The assay was performed by the broth microdilution method. It was performed in 96 well microplates according to the Clinical and Laboratory Standards Institute  procedures. The inoculums were standardized in tubes containing 5 mL sterile 0.9% saline solution. The suspension was adjusted spectrophotometrically at 625 nm which is equivalent to 106 CFU/mL. One hundred microlitres of each hydroalcoholic extract were serially diluted threefold with sterile Mueller Hinton broth or with sterile Sabouraud Dextrose broth in a 96-well microlitre plate for each microorganisms strains studied. A similar threefold serial dilution of chlorhexidine was used as a positive control against each bacterium and nystatin against each Candida. One hundred microlitres of each microorganism culture were added to each well. Ethanol/water was included as negative controls. The plate incubated at (for bacteria) for 24 h and (for yeast) for 24 h. Bacterial growth was indicated by adding 20 μL of aqueous solution of resazurin (Sigma-Aldrich) to 0.01% with further incubation at for 2 h. Viable bacteria reduced the yellow dye to a pink color. The MIC was defined as the lowest concentration that inhibited the colour change of resazurin.
2.4. Bioassay with Artemia salina
This bioassay was performed with extracts that showed antibiofilm activity to evaluate the EtOH extract toxicity; it used the brine shrimp (Artemia salina) lethality test. The 50 g of eggs of A. salina were incubated in sea water (pH 8 ± 0,5 and 28°C) at artificial light during 24–36 hours for cysts occlusion and larvae obtaining. After hatching, they were collected and put into tubes containing different EtOH extract concentrations (2000, 1500, 1000, 500, and 250 μg/mL), and the blank control was always conduced. The set was incubated at artificial light for 24 h, and then the survivor larvae were counted to determine the LC50 using the Probit method. The bioassay was repeated three times. As the measure of extract toxicity, the LC50 value lower than 1000 μg/mL is considered bioactive .
2.5. Statistical Analysis
The results were expressed as mean. Differences among means were statistically compared using the Student’s -test for antibiofilm assay. The values were considered significantly different when . The software used was the Origin software. The LC50 for Bioassay with A. salina was determined according to the Probit statistical method using the software STATPLUS 2005.
3. Results and Discussion
3.1. Antibiofilm Activity
The selection of plant material for this study was based on the ethnobotanical data on the traditional use of plants from the semiarid region. The thirty extracts were subjected to the determination of antibiofilm activity against gram-positive, gram-negative bacteria and yeast (Table 2). The extracts of H. mutabilis and A. coriacea presented no inhibitory activity against the microorganisms tested, but Toledo et al.  showed that the extract obtained from A. coriacea showed the best activity against Candida albicans and C. parapsilosis. All extracts exhibited antibacterial activity against S. oralis. The growth of S. mutans, S. salivarius, L. casei, C. albican, C. tropicalis, and C. krusei was not inhibited by any concentration of extracts tested.
The A. hispidum extract presented activity only against S. oralis. The study conducted by Ederwor and Olajire  confirms the antimicrobial activity of the extracts of P. aeruginosa and S. aureus.
The X. americana bark extract showed activity against E. faecalis, S. aureus, and S. oralis. The zones of inhibition observed at E. faecalis were statistically different compared with those of chlorhexidine (positive control). And for another bacterium, the chlorhexidine presented bigger inhibition halo than that promoted by the E. faecalis and S. aureus. Costa et al.  demonstrated the antimicrobial activity of the X. americana bark extracts at E. faecalis and showed that they may represent alternative substances in endodontic treatment. And in another study Falcão and Menezes  observed that C. albicans was the least susceptible among the tested yeast.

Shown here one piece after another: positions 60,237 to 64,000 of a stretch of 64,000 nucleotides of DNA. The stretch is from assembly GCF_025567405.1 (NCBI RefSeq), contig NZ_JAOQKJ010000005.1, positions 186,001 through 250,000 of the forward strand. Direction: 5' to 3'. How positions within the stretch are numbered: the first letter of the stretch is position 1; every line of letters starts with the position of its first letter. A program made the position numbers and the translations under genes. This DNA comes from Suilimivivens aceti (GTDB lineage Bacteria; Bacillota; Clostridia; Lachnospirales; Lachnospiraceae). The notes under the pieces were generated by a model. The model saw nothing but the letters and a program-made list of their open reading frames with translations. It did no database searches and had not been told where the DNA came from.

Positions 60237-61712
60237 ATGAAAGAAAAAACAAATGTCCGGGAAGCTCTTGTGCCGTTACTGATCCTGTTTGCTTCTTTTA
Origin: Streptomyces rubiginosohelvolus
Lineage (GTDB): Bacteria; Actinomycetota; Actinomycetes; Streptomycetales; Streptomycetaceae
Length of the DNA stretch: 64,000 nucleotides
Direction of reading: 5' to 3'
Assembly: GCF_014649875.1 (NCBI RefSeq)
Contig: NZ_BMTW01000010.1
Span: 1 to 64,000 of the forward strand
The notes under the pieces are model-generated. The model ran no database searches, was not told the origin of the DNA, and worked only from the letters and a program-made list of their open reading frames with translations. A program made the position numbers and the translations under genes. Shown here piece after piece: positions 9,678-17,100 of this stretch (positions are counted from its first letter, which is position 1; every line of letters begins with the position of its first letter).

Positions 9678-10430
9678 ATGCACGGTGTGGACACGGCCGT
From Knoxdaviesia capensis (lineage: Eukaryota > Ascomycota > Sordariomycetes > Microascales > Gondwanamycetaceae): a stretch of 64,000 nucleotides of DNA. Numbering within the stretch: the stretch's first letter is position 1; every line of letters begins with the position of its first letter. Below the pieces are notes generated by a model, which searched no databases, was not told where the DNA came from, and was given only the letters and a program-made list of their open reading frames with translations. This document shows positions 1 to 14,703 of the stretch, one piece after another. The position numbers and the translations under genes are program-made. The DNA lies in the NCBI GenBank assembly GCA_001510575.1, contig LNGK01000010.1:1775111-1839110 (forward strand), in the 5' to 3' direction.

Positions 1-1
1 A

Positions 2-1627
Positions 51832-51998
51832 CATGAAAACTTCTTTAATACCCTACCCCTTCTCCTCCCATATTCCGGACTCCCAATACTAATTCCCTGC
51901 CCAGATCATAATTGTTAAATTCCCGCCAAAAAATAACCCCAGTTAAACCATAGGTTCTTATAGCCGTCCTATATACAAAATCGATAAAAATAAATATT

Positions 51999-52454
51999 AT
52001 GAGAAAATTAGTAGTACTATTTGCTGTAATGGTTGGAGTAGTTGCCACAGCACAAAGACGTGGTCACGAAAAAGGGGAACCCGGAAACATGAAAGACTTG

The best results were obtained with S. brasiliensis extract against S. aureus. This extract presents higher efficacy in the HEx5 for P. aeruginosa, Hex1–Hex4 for S. aureus, and Hex1–Hex3 for S. oralis compared with chlorhexidine. This result was consistent with that discussed by Goleniowski et al.  and de Barros et al. . This confirmed that antibiofilm activity can be related to the higher proportion of tannins and flavonoids in the plant like the observed by Siqueira et al. .
The hydroalcoholic extract which showed positive antibiofilm activity against most of the microorganisms tested in agar diffusion assay was further tested for the determination of minimum inhibitory concentration (MIC) and Bioassay with Artemia salina.
3.2. Minimal Inhibitory Concentration (MIC) Determination
Studies showed that the MIC values indicate that S. brasiliensis extract was more efficient, corroborating the results of the previous experiment. The important activity on S. aureus confirms the best activity obtained in cylinder-plate assay, which revealed this strain as one of the most susceptible with MIC ranging from 0.250 to 0.063 μL/μL. The S. oralis strain was the least sensitive (MIC = 1.000 μL/μL). The P. aeruginosa HEx1 was the most sensitive (MIC = 0.004 μL/μL). Similar result was found by Goleniowski et al.  and de Barros et al. .
The X. americana extract presented activity against S. aureus (MIC = 0.250–0.063 μL/μL), E. faecalis (MIC = 1.000 μL/μL), and S. oralis (MIC = 1.000 μL/μL). Omer and Elnima  reported activity of the methanolic and aqueous extract against S. aureus. Koné et al.  demonstrated that the ethanolic root extract exhibited some activity against S. aureus and E. faecalis.
3.3. Bioassay with Artemia salina
Determination of the toxicity to Artemia salina has been used efficiently to analyze the biological potential of plant extracts. Several natural compounds, particularly substances with antitumoral, antimicrobial, insecticidal, and antitrypanosomal activity, have been tested through these bioassays showing significant correlation .
The results showed that the extract of A. hispidum presented LC50 = 4.101 μg/mL, S. brasiliensis LC50 = 428 μg/mL, and X. americana LC50 = 4.262. Meyer et al.  described a lethal concentration (LC50) based on the toxicity of substances to the larvae of A. salina. According to the scale, LC50 values < 500 μg·mL−1 indicate toxicity, LC50 between 500 and 1000 μg·mL−1 denote moderate toxicity, while LC50 > 1000 μg·mL−1 suggest lack of toxicity.
In this work S. brasiliensis showed data that indicate toxicity. The study conducted by de Barros et al.  confirms the possible plant toxicity. It was related that this can be explained by the high concentration of polyphenols (tannin, flavonoids, and other phenolics compounds) present in this plant and which are well known for their toxicity against A. salina.
Plant samples tested in this study exhibited good antibiofilm activity for the treatment of oral problems. The S. brasiliensis showed higher activity for P. aeruginosa and S. aureus, but toxicity against Artemia salina. The result suggests that studies to isolate and characterize the antibiofilm compounds of S. brasiliensis Engl, whereas their high antibacterial activity could be the base of development of new phytotherapic product with broad spectra. Studies in vivo of toxicity are essential.
This reinforces the concept that the ethnobotanical investigation of used plants is necessary since it will reveal a great number of positive responses in in vitro tests.
The authors are grateful to Fundação de Apoio à Pesquisa do Estado da Paraíba (FAPESQ) for financial aid and to Fundação Oswaldo Cruz that donated the ATTC strains.